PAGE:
Step 2: Signup with Cloudflare
Step 3: Creating an Elastic IP
Elasctic IP is a fancy term for a static IP address that would be assigned to your micro instance.
Step 4: Pointing your Custom Domain Name to your AWS Elastic IP
Login into your account at the domain registrar. e.g. godaddy and namecheap. You need to create ‘A records’ to associate the domain name with the Elastic IP. Create three A records:
Give it sometime as it might takes upto 24 hours to get the records updated.
Step 5: Set Up Key Pair for your Website
Before you setup your instance and begin installing the wordpress, it is essential that you generate a key pair. Key-pair is used to login into your server with Putty or Filezilla.
Instead of using a user name password, Amazon AWS forces users to make use of private key/ public key authentication to gain access to your instance.
From left side of the EC2 dashboard, choose Network and Security, select Key-pairs item and click on ‘Create Key Pair’ button. A .pem file will be generated and downloaded automatically. It is a keystore file which contains the private-public key pair.
In the next step you need to use Puttygen to extract the private key from the .pem file. To do so, click on the Load button and select the .pem flle from the file window. Once imported, save the private key by clicking on ‘Save private key’ button in PuttyGen. Save the file without a pass phrase. This file (.ppk file) is your private key and will be used to login into your EC2 instance using putty and filezilla.
Now, you are ready to create a micro instance on which you will host your site. So, let’s get started, shall we?
Step 6: Install WordPress using Bitnami Image
Amazon has made it super easy for users to get them started quickly by allowing one click installation of certain software on its server. Head to amazon marketplace where you will be buying a server instance and installing bitnami wordpress image.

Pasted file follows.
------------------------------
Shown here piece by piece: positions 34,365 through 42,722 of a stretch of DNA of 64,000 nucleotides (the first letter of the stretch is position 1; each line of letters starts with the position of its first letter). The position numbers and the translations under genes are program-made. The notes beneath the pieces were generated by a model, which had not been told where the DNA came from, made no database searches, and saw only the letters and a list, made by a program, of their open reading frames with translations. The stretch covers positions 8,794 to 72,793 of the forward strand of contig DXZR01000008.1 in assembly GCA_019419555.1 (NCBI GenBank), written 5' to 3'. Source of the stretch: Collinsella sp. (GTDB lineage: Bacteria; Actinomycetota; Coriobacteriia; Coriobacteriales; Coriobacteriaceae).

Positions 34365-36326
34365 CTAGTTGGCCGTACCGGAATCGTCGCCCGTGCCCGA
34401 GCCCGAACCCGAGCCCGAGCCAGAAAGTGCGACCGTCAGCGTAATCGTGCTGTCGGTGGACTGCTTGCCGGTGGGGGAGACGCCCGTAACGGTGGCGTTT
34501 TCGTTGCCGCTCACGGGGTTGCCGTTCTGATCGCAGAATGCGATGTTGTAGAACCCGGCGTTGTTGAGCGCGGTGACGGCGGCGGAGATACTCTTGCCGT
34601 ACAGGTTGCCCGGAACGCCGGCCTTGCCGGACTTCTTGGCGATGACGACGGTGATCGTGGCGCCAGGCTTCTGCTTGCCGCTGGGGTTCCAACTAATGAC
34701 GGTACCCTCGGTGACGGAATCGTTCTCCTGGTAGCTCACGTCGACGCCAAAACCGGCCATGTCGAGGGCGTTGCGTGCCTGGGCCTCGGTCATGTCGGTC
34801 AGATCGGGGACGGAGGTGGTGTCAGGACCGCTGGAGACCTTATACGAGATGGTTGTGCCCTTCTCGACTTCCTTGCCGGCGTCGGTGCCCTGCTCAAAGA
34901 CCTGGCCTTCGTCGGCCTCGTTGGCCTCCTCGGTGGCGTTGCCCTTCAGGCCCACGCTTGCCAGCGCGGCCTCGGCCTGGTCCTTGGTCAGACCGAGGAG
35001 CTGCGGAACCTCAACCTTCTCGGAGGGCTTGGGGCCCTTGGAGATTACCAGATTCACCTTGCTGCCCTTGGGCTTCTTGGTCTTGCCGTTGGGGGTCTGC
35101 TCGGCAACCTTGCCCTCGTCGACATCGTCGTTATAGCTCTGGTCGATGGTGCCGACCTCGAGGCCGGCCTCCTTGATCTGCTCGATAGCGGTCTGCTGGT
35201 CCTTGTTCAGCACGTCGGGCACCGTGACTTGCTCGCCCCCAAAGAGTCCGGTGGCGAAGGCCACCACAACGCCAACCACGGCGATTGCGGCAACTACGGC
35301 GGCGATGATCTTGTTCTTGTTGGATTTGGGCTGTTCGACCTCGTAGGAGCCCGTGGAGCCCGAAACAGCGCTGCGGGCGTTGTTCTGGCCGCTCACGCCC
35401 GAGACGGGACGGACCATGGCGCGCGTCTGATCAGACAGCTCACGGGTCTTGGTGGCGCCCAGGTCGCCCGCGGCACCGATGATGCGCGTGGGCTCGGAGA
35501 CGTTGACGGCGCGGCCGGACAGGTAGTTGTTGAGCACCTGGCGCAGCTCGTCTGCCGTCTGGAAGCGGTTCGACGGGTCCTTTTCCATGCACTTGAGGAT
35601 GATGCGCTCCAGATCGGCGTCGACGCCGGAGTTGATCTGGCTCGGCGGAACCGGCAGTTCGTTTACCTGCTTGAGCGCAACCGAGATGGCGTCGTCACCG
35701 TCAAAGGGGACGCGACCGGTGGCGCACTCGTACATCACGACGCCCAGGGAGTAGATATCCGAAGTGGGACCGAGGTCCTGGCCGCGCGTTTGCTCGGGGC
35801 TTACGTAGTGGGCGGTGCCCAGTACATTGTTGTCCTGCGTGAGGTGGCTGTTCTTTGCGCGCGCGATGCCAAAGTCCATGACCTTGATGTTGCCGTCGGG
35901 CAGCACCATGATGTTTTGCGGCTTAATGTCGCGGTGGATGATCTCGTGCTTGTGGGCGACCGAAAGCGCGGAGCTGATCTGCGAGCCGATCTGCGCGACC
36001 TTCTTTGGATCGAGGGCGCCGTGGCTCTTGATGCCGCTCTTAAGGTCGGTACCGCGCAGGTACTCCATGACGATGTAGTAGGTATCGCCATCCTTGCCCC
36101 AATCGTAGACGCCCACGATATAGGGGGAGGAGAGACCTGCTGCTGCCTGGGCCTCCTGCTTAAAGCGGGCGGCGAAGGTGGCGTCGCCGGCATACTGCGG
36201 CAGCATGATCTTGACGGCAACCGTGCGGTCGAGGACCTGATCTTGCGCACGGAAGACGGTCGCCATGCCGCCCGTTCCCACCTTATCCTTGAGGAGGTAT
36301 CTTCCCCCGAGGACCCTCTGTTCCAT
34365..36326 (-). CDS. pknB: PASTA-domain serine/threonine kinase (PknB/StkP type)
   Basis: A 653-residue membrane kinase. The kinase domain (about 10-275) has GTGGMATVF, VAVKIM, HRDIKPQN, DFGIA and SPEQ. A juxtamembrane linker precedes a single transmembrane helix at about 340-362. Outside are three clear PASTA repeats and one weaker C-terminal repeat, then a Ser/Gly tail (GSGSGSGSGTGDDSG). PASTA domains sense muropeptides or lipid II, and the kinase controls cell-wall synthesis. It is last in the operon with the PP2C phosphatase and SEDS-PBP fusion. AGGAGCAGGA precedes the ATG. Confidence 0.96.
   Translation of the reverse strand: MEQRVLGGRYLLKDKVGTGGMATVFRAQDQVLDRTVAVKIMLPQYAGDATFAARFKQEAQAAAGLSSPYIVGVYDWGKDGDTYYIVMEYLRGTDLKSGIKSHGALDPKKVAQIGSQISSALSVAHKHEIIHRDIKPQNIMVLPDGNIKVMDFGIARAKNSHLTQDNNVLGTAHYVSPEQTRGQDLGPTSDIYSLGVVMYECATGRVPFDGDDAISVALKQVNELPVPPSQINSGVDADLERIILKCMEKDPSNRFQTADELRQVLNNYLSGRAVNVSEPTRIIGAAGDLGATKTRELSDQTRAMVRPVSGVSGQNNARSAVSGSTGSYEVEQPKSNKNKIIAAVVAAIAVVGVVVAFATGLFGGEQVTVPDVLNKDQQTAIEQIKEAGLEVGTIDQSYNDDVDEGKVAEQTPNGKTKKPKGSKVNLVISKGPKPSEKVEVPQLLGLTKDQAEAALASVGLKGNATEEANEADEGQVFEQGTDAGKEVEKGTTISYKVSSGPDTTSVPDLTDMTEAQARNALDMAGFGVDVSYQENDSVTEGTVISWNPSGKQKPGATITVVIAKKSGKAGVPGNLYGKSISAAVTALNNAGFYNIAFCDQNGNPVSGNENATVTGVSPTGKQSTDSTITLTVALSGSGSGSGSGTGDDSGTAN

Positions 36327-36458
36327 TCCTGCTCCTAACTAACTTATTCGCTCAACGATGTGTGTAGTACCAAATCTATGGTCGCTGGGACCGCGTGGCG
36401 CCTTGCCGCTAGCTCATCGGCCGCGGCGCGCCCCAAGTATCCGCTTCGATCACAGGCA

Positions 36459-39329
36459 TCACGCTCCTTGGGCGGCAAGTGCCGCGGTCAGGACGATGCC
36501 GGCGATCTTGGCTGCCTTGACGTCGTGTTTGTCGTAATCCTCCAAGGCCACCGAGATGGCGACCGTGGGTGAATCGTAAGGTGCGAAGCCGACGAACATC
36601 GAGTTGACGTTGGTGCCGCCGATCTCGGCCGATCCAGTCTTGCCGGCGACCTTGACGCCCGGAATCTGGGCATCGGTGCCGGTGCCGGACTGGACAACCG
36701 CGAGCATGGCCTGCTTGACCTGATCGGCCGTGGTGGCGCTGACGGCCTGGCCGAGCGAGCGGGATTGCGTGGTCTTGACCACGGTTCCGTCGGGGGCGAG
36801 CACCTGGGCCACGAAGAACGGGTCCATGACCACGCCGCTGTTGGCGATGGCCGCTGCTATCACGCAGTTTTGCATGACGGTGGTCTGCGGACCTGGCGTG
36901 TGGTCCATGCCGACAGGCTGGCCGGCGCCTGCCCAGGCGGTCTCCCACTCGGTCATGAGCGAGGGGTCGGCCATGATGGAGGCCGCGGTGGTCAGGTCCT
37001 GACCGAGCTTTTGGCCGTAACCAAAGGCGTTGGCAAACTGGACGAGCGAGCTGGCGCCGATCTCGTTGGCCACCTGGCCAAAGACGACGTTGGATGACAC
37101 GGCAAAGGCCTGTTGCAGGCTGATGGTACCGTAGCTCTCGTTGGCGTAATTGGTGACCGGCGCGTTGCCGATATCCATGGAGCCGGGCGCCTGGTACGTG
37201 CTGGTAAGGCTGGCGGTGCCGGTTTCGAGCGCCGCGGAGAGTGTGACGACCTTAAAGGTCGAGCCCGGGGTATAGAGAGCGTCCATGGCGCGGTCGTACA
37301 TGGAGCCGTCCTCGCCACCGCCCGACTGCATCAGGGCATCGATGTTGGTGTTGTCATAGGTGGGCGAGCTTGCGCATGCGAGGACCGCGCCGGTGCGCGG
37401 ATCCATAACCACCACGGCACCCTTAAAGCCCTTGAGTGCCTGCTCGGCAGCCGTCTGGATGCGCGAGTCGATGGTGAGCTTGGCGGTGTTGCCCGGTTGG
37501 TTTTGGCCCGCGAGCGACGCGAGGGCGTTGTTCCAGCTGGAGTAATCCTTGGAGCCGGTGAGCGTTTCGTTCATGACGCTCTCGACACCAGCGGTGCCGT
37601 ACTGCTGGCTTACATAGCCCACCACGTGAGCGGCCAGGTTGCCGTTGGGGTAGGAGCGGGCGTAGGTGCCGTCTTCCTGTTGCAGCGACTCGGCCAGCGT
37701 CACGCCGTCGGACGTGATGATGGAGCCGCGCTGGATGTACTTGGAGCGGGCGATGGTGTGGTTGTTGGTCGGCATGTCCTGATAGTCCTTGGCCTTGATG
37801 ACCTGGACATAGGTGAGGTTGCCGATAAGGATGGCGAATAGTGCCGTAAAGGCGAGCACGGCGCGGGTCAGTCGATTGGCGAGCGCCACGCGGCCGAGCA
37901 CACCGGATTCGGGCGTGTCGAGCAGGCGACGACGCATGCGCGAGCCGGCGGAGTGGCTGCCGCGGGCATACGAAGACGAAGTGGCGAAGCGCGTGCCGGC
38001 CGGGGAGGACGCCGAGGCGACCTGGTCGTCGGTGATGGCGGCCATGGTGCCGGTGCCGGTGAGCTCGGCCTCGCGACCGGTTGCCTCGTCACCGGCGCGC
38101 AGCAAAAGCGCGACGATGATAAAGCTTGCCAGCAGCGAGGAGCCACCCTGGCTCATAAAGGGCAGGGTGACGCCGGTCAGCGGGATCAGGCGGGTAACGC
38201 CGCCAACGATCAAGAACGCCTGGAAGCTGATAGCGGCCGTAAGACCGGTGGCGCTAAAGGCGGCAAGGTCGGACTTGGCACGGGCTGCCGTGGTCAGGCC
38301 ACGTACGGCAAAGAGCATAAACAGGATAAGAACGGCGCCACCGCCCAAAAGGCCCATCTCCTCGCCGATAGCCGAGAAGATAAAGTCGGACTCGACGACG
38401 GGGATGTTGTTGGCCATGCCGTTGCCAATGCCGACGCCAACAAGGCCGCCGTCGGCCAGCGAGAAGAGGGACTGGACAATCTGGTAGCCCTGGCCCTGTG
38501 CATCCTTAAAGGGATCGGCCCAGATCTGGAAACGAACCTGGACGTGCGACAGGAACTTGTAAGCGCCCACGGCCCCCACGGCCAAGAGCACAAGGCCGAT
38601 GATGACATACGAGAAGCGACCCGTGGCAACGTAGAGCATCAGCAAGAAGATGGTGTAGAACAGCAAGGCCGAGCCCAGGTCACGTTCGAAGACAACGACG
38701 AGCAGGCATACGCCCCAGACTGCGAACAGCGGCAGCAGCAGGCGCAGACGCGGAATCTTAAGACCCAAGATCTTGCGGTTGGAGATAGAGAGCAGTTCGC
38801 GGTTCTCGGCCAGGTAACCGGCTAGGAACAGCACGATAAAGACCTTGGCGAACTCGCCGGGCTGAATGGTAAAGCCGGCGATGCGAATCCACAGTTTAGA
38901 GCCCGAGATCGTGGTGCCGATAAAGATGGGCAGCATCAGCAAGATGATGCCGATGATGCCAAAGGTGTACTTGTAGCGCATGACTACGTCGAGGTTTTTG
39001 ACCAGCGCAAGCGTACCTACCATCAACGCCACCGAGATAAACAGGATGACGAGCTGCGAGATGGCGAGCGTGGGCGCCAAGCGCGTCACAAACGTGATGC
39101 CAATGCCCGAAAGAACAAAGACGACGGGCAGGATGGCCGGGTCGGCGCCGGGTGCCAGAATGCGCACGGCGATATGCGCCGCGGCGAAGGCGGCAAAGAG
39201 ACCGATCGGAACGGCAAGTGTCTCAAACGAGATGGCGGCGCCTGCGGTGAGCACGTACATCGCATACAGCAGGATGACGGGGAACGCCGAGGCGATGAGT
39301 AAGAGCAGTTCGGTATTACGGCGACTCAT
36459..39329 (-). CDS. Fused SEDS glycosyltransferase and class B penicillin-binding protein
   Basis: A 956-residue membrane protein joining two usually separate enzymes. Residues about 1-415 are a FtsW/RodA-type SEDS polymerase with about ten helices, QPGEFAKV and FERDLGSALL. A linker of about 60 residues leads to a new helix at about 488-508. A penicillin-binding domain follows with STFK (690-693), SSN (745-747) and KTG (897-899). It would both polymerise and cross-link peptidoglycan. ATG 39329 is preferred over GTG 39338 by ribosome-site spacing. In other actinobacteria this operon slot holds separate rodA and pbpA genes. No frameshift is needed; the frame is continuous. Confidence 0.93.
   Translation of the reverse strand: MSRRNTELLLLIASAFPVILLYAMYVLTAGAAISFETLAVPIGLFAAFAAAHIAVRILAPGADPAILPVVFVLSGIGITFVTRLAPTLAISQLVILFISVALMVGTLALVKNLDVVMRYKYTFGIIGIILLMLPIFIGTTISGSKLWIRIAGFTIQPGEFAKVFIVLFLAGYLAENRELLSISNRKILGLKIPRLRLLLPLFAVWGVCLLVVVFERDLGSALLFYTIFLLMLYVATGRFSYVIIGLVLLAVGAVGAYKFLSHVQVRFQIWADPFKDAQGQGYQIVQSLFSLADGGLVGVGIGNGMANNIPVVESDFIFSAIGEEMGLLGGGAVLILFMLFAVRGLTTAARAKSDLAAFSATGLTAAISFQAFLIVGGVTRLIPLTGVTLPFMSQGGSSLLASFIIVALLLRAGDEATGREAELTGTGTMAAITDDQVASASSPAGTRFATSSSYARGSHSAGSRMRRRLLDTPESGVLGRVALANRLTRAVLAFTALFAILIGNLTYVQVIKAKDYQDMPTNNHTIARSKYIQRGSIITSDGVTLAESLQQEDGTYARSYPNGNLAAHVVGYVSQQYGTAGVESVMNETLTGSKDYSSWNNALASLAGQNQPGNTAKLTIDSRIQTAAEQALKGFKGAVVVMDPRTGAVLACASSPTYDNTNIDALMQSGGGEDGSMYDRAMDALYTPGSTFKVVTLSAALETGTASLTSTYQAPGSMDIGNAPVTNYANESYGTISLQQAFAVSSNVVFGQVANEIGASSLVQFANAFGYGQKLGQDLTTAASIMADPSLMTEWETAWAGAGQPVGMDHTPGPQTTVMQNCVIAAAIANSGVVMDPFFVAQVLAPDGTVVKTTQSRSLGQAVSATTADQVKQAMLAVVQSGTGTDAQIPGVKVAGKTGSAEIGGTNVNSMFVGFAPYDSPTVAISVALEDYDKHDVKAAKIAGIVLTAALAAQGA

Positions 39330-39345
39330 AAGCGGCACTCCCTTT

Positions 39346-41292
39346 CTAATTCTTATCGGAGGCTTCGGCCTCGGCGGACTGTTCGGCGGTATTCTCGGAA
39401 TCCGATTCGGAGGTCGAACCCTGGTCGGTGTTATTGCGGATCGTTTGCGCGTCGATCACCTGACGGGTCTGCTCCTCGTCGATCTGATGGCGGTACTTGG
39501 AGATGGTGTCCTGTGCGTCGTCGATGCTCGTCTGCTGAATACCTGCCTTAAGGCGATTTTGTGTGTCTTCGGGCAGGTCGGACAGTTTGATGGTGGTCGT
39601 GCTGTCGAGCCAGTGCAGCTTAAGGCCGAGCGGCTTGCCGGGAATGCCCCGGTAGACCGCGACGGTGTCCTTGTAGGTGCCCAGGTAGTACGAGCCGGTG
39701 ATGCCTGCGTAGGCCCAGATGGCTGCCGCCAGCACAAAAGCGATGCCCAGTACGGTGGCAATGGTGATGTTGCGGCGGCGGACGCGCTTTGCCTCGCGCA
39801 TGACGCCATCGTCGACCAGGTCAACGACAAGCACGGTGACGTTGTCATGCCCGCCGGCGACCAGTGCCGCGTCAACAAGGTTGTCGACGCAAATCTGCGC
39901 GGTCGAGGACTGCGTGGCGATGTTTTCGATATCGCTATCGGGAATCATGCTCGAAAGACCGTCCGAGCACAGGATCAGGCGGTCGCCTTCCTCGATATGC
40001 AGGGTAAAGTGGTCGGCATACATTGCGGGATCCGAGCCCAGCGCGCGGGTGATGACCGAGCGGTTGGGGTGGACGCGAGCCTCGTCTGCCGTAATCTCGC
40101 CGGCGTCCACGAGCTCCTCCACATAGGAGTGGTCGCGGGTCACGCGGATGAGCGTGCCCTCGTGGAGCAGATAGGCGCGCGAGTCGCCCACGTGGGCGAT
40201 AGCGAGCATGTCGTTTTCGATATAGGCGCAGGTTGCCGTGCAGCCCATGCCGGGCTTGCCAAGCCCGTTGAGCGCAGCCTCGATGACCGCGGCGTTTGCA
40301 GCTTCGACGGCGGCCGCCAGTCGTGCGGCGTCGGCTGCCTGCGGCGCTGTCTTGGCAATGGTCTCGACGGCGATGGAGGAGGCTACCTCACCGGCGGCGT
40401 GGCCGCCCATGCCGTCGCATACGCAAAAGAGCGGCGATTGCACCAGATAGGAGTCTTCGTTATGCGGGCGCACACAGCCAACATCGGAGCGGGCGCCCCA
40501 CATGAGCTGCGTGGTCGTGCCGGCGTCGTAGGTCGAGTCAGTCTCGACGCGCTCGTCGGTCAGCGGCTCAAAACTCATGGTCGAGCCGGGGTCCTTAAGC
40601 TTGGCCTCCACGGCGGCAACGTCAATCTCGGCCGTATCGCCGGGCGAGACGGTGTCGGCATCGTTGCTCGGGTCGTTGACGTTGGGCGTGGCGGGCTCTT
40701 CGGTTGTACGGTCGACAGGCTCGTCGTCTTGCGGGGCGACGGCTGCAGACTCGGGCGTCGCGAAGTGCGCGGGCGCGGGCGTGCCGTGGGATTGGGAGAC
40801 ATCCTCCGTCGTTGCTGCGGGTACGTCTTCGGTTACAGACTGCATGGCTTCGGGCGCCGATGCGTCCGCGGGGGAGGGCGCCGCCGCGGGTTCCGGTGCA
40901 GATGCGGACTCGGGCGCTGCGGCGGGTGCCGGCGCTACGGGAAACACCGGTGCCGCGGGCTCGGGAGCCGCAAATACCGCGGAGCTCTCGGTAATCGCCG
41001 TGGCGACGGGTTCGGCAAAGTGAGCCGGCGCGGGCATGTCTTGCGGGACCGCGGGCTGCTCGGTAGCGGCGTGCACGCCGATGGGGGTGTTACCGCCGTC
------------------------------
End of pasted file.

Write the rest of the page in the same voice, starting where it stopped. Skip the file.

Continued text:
Choose t2.micro as EC2 instance type which is eligible for free tier. The cost estimator on left side of the page would tell you how much the instance would cost you. The estimation assumes a usage of 720 hours = 24 hours x 30 days.
At the bottom of the page you would see the key pair you had created earlier. Click on accept terms button and you are set.
Step 7: Obtain your Initial Password
Go to the EC2 dashboard. Click on Instances item under Instances menu and it will list your instance. Right click on your newly created instance, choose Instance settings and click on ‘get system logs’ under the sub menu. Scroll down to the black command window that pops up and look for the phrase: “Setting Bitnami application password to”
Step 8: Set Up Bitnami Application Password
Copy the password you found above and save it somewhere safe. This is your WordPress login password for the user, ‘user’.
Step 9: Associate Elastic IP with the New Instance
Choose Elastic IP under network and Security from the left side menu. Highlight the IP and click on Associate address. In the instance text box, provide the name of the instance you created, and hit the associate button. You have now associated the IP address with the newly created instance.
In your browser, type in the name of your website and hit go. If you have not yet assigned the domain name, use the elastic IP or the public DNS of your instance.
Congratulations your wordpress site on free AWS hosting is now up and running. Time for some real work now! Start posting your blog posts!
To your Success,
– Vidyut Rautela